Tags: diary project
Despite suffering the coldest Easter on record, now is the right time to start thinking about growing plants in the garden - why not plant some vegetables with your little ones and track their growth through a diary project?
Many vegetables are surprisingly easy to grow and nothing tastes better on your plate than a serving of home grown food. Even if you don't have much garden, many vegetables can be grown in containers or pots, even on a patio. Start plants off in a greenhouse or shed, or on a windowsill inside, then plant out once the threat of frost has gone and when the plants are a couple of inches high. Below are some easy veg to grow for great rewards during the summer and autumn:-
Dwarf beans: 'Dwarf' refers to the height of the plant rather than the size of bean. Unlike most beans, the plants grow to just 18 inches (so don't require trellis) and produce copious quantities of long tasty beans. Plant now to crop through the summer.
Courgettes: Courgette plants grow with quite a wide spread, harvest regularly and you will be rewarded with between 10 - 20 fruits per plant so just one or two plants will produce a great crop. Cougettes are abundant and require very little care, you can even plant them in a pot on the patio.
Tomatoes: Traditional tomato plants are quite hard work because they require so much watering. Cherry tomatoes on the other hand are much easier and can be planted in small spaces, even in pots or hanging baskets. Pick the fruit in clusters off the vine and any that are under ripe will quickly ripen after harvest.
Potatoes: Forget the old fashioned way of tilling the ground, buy potato bags that can sit on the ground or patio. Fill them two thirds deep with soil and plant seed potatoes just under the surface. When the plants are established, add more soil to fill the bag. Children will love sifting through the soil at the end of the summer, discovering the potatoes. Plant several bags with different varieties to crop at different times in the summer and autimn.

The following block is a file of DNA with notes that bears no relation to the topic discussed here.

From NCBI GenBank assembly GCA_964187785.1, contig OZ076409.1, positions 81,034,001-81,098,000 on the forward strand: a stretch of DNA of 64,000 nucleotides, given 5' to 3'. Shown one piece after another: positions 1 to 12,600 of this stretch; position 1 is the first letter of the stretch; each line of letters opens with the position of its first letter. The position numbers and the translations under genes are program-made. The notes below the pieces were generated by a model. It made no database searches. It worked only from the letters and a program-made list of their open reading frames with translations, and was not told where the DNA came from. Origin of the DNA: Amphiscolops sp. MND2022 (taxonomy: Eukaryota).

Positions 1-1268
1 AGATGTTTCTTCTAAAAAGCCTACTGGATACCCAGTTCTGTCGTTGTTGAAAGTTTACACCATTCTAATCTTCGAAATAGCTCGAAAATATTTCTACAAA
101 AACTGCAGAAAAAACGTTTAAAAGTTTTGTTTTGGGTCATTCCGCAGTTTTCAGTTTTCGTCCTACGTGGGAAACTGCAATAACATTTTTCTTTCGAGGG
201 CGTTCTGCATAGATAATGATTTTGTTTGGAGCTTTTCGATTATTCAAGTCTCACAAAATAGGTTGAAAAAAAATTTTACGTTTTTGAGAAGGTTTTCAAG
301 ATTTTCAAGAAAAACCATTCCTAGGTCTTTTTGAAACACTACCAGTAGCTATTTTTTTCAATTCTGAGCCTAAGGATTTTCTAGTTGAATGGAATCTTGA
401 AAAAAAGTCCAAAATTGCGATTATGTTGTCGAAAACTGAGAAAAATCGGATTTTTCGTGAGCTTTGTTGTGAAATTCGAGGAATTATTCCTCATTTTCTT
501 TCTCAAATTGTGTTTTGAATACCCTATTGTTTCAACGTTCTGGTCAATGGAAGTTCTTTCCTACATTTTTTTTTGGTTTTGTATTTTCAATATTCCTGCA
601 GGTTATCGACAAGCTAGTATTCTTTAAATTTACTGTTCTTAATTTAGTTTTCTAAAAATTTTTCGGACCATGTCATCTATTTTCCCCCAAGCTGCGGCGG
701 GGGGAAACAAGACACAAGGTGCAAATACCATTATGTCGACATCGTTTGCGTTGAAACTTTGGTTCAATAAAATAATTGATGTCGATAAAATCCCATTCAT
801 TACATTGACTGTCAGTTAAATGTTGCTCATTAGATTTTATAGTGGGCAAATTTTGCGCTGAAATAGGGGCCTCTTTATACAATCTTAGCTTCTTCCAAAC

Pak Choy: Not a traditional British vegetable but terrific in salads and stir fries, and really easy and quick to grow. Plant more seeds every fortnight and you will crop them throughout the summer.
Plant your seeds with your children and make notes. Look at them regularly and draw them at the different stages. Why not create a photo diary in ToucanLearn by photographing them and uploading the pictures to your Daily Diary?
At this time of year there is so much going on in the garden - here are a few ways of introducing some wildlife to your outside space.
- Any bird-feeder whether the most expensive fancy gizmo from a garden centre, or just a plate of seeds on a table will encourage feathery birds into your garden. You may even see something exotic if you're lucky!
- Birdhouses: Fit a couple of bird boxes or reed bird houses in your garden to encourage birds to stay and move in! Site them fairly high and in well sheltered positions.
- Plant flowers that attract insects such as lavender, thyme and Buddleia.
- For bugs and ladybirds, and even frogs if you're lucky, keep a pile of old branches or logs in a shady spot. They will be attracted to the warm, dark, damp atmosphere and will set up home. Not one for those mums scared of spiders!
- A water bath can be as simple as a saucer of water and this will encourage birds to bath or drink in the garden.
- Worms and centipedes love compost so how about create a compost heap or compost bin and encourage some long, slithery worms to the garden.
- Throw some wild flower seeds on a patch of soil or grass. The pretty flowers will grown and provide a meadow-like patch which is really pretty and easy to maintain.
- Try not to cultivate all areas of the garden. Leave some damp leaves or grass cuttings in a pile to welcome bugs frogs, hedgehogs and spiders looking for a home.
- Take cuttings from friends and family and plant your own trees and shrubs for free! Just pop any cuttings into a pot of soil and see how your garden grows! Great fun!
Most of all, get the children involved and get them muddy too! Nothing is more exciting for a toddler or pre-schooler than dirty hands, mucky knees and a brown, muddy smudge on their nose! Start a diary project and draw what you do and what you observe in the garden.
During winter, many of our birds really suffer in the cold weather and many perish as temperatures drop. We may take our birds for granted, but we would miss them if they weren't around. Run a diary project during the cold weather with your little ones. Chart what birds you see them and when, and put our food for them to attract them nea your home and to help them through the winter.